After I got married, I switched to sitting down for reunion dinner with my in-laws and it was a unique and enlightening experience to me, exchanging our thoughts and banter with my new family members at the table. I did miss my family, but I did know I could return for the reunion dinner on the second day of the Chinese New Year; a custom practiced by the Chinese society where married daughters are to return to their maiden homes to start off the year ("Hoi Nin" in Cantonese, or directly translated as Opening of the New Year). It was also another happy occasion; when I get to return. While it may seem like I was missing from the reunion dinner on Chinese New Year's eve with my family, I compensated by bringing an additional member (my husband) home for the reunion on the 2nd day. It is definitely interesting how the Chinese customs work sometimes.

As I start to revel in the deeper meaning of the Chinese New Year, I am learning more and more things and enjoying my experience as each Chinese New year comes and goes. I am now mingling with my new family members (maybe not so new anymore), and it is an interesting experience learning to interact with them and understanding their family background.
My family is not really a big one; but my in-laws had a slightly bigger family and there are even children running around. Reunion dinner was also really meaningful as my brothers-in-law and their families are based in other countries, and I could see the smiles and joy on my mother-in-law's face when they return for the celebrations. Such was the drops of contentment in a mother's heart.

This year, I was not that much into the mood, perhaps another sign of getting older, but I did some thinking and made resolutions in conjunction with the new beginning of a lunar year.
I have noticed the signs of age on both sets of parents, and it is evident that they are happy to see their children all grown up and independent nowadays. However, are we truly aware of the things they need? Of course money could help them to survive and buy the things they need to get by the day, but the thing that they would need most is the love and attention from their grown up children, and I wonder whether we have been doing enough, or are we just like the contemporary working people, just satisfying their kids' wants with money?

Besides the parents, are we all just merely putting on shows with the beautiful clothes, shoes, bags and hampers we prepare each year? Do we focus our thoughts on being thankful for our blessings; for being able to have new things to put on and place around the house? While we thank God for being able to afford the things we have, do we also think of those who are less fortunate out there?
Yes, it is good to be able to afford the good food on the table, the beautiful clothes on us and the fireworks to set off to enjoy the festive mood, but sometimes, I just wonder are we all just looking at the surface and merely pleased by the materialistic things in life? Or are we turning ourselves into self-obsessed beings; where we are focused on the things WE have, WE want, WE need, and WE must buy. It seems to be all about us, but when it comes to others, we tend to shy away or mumble a few excuses that we have just enough to feed our own.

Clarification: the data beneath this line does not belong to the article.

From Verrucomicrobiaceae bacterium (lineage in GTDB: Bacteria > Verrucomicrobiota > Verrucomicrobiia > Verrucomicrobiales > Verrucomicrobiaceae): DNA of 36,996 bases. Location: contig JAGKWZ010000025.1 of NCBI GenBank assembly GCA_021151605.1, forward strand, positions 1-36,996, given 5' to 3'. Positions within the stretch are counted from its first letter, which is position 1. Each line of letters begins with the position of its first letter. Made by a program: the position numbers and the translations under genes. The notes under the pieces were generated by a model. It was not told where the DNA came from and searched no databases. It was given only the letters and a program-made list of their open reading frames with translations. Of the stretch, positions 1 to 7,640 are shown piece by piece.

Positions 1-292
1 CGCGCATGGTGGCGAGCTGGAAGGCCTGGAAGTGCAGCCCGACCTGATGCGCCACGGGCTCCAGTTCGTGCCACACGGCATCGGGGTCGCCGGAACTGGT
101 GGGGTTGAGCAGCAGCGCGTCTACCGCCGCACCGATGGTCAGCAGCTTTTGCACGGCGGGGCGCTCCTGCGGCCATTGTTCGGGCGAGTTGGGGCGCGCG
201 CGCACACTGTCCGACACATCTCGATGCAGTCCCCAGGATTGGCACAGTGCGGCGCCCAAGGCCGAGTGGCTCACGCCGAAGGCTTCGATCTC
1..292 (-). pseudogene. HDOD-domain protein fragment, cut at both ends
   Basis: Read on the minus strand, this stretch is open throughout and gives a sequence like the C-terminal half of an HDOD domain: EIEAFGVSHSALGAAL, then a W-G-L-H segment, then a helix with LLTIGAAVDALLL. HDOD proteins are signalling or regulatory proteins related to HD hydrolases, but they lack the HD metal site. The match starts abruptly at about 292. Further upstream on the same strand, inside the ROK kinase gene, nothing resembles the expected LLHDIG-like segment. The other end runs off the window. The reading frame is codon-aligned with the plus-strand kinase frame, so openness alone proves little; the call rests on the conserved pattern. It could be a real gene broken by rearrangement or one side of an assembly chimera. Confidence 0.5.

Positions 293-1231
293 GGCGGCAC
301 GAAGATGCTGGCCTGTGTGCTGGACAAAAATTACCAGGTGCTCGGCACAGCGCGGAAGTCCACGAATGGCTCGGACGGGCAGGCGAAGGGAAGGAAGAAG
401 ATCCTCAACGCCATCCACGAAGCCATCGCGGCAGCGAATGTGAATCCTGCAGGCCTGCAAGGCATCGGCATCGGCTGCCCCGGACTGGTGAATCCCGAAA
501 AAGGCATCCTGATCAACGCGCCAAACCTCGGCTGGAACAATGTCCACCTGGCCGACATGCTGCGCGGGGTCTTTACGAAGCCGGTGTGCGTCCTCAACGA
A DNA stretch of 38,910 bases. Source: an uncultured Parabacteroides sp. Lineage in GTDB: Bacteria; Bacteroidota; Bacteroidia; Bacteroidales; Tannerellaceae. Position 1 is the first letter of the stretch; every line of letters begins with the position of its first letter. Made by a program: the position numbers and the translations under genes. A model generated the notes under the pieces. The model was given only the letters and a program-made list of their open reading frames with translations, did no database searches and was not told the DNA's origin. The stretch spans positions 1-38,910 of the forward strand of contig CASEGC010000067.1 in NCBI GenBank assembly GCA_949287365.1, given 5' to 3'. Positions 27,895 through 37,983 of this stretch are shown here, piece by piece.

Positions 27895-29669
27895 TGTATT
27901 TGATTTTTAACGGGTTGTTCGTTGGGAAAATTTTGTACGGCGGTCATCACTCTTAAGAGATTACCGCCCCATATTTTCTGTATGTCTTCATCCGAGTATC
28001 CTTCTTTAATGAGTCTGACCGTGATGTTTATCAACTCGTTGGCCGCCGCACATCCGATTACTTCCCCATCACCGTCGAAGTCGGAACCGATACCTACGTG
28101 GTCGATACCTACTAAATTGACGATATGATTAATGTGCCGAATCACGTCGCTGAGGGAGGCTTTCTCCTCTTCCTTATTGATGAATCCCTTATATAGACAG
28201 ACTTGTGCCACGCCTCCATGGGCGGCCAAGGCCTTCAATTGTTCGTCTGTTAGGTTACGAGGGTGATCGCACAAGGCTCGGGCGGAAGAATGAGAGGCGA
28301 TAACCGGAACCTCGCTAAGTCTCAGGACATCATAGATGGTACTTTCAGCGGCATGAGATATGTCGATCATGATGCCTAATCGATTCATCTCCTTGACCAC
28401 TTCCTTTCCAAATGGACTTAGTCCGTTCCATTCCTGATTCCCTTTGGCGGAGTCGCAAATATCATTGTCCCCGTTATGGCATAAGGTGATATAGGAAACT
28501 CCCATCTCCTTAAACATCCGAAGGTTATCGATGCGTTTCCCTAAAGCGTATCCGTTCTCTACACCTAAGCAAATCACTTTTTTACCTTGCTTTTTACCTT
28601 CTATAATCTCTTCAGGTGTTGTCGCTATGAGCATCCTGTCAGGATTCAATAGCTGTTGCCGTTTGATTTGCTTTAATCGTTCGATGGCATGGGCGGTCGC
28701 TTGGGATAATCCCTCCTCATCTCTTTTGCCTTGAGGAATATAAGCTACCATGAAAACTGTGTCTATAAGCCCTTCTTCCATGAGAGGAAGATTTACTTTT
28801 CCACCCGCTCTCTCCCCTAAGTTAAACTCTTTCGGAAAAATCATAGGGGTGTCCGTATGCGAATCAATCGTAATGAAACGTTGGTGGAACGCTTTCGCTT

Are we all being giving enough?
Festive seasons are not about the parading of the finest cloaks nor the most expensive silver on the table, but rather, it should be about a change deep within, and time to renew the relationship with the ones we love. Start to love ourselves, our parents and our families/loved ones and those around us, and slowly make a change. Confucius had also said in one of his literature that if we were to treat everyone around us like our own family, the world would be a much better place to live in. The same concept was practiced in Christianity where we would refer to one another as brothers and sisters.
As kids, we love to collect the red packets filled with money and when we grow up and gotten married, we are the ones filling those red packets with the money to be given to others. I have even heard of those who quarrel over the amount of money to be put into that red packet, and those who complain about the amount they received. Is that the spirit of giving and receiving in a brand new year?

When we put that money into the pocket, we should not be counting only the dollar notes, do fill it with sincere prayers and thoughts. We share and exchange the well wishes with each other during the festive season, and usually the younger ones(or the recipients) would wish the elders all the good blessings before receiving the red packet. Let these be real words from the heart, put some thought into it and wish from the bottom of your heart.
For those giving the angpows, return the wishes with a warm thought and smile, and also wish the recipients the wonderful things you can think of and hope for.

When you do good with a sincere heart and with a genuine intention, it can be felt with the heart and it truly shows on the face. Yes, that eminent glow on the face and a good feeling in the heart is all that matters.
All the beautiful things, food and clothes are just merely cosmetic decorations to enhance the joyous spirit of everyone in wishing for good things at the beginning of the year; hoping to chase away the bad from the previous year and hoping for a change. When the year changes, EVERY one wants changes in their life, and for the better, of course.

For things to change, one must first change....and remember, it always comes from the heart.
When you truly give and receive from the heart, and OPEN up your heart to everyone out there (loved ones and less fortunate ones), you will find that happiness and peace and good things will surely come.

Even the flowers will look especially beautiful when it blooms in full, as it comes from the heart.

May the Horse Year brings you much more joy and good things!~


  1. Thanks .

    But even now I dont really feel excited about CNY

  2. Small Kucing, LOL....I guess it seems like it has seeped into becoming more like a habit and sometimes we feel it's overrated rather than indulge in its extravagance! :-P